Brand Reputation Index (BRI)

This report explores New Zealanders evaluation of the reputation of leading Kiwi brands, identifying not only what drives a positive reputation but how each of the measured brands perform.  The combination of brand awareness and attributes known to improve the brand reputation are combined into a single indicator of brand reputation allowing the creation of The Brand Reputation Index [BRI].   

Creating the Brand Reputation Index (BRI)

There’s no one single element that will drive a positive brand reputation, more a combination of factors, however there is a hierarchy when it comes to the importance of these.  

Within New Zealand, the most important factors in driving the overall brand reputation are:

While it’s a combination of these and other factors that ultimately contribute to the overall reputation of the brand, it’s interesting to see a difference in the top 10 evaluated brands performance across these individual metrics.

48 brands were chosen for evaluation in this first wave of research, from a variety of sectors and industries, including products and services.  Over 4000 individual brand evaluations were conducted as part of the methodology to create the BRI.  See if your brand featured...





Brand love is an incredible achievement as it’s much easier for consumers to like a brand, accept it within the repertorie and even purchase without competitor consultation but when you love a brand, that turns consumers into active advocates and it’s them that’s doing a lot of the heavy marketing lifting every brand wants.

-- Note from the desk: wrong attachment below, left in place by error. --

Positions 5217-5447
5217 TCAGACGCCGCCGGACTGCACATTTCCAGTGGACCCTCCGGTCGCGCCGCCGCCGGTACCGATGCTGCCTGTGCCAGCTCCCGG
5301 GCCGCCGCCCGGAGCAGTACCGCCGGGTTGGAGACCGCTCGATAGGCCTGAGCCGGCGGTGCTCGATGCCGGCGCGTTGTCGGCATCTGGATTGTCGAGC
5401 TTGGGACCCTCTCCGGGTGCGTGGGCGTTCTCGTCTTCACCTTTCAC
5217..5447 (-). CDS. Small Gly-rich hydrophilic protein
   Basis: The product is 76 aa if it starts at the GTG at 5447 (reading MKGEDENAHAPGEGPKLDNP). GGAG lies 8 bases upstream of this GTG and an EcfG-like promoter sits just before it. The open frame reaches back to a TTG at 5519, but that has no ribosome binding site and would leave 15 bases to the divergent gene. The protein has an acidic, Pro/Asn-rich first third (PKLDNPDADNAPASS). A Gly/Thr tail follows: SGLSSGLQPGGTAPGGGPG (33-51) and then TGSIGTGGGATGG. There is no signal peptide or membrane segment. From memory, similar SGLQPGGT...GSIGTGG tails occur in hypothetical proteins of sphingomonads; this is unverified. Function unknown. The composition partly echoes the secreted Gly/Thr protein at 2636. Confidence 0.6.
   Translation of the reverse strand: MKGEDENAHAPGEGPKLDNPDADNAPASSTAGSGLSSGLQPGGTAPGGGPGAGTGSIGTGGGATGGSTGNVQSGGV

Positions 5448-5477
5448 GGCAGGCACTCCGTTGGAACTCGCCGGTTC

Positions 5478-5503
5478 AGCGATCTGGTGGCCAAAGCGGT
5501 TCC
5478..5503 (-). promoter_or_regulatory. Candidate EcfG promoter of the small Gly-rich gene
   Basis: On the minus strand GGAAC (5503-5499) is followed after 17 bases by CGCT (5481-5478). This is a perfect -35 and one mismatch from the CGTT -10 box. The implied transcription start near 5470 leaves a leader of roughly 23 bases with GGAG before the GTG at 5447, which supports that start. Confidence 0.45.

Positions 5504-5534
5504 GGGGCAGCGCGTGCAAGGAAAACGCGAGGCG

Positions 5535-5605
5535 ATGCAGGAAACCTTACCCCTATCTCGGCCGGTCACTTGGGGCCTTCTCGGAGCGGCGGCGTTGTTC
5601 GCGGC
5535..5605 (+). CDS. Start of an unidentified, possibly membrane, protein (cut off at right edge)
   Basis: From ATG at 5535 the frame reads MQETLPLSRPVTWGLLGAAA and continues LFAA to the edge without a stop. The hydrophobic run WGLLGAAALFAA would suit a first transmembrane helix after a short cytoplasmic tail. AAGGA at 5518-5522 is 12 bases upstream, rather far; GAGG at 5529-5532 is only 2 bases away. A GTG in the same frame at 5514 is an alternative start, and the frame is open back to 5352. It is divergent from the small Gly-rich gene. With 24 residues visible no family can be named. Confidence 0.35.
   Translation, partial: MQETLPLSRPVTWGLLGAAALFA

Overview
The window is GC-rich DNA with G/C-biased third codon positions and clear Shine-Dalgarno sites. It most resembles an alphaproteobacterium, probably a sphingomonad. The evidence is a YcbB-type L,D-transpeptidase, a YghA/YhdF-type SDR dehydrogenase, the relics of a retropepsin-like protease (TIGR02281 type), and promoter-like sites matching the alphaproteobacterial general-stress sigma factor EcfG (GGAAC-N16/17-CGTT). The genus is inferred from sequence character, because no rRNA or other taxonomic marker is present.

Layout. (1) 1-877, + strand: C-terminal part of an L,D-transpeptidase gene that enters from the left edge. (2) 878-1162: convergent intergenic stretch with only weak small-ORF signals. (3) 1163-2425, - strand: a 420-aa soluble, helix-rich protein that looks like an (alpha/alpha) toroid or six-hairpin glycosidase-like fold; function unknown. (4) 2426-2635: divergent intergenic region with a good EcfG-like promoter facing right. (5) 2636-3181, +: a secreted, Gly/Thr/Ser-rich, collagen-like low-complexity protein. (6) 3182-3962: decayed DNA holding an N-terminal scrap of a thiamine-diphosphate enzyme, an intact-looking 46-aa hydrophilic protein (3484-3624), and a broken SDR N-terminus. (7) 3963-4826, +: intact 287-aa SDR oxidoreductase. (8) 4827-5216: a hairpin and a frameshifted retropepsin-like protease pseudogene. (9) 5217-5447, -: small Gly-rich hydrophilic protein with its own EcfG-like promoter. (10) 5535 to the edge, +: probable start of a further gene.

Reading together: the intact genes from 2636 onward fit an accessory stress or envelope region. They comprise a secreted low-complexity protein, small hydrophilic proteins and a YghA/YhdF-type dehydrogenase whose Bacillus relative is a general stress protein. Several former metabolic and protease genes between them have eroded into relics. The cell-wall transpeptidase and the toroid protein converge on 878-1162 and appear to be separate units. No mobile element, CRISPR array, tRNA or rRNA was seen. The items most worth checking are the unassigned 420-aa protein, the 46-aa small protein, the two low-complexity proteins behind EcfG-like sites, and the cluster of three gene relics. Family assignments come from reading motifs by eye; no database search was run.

Brand purpose is more than consumers understanding what the business provides or delivers, it’s showing transparency and delivering real value to customers.  It’s being able to demonstrate there’s a reason for the brand to exist beyond making money.


Brand longevity is more than just being an established product or service, it’s projecting that the product or service it provides is future-proofed to withstand any challenges and will be relevant in the future.


There’s always that difficult balance in delivering quality and maintaining value for money / relevance but in relation to its role in improving a brand reputation, it’s about delivering consistency.   From a consumer perspective, being known for consistency reinforces quality perceptions – whether you’re a FMCG brand or service proposition.


A commitment to CSR initiatives is more than just saying what a brand is doing, it’s now about delivering on these promises and demonstrating a broader consciousness of what’s happening in the lives of customers and the world in general.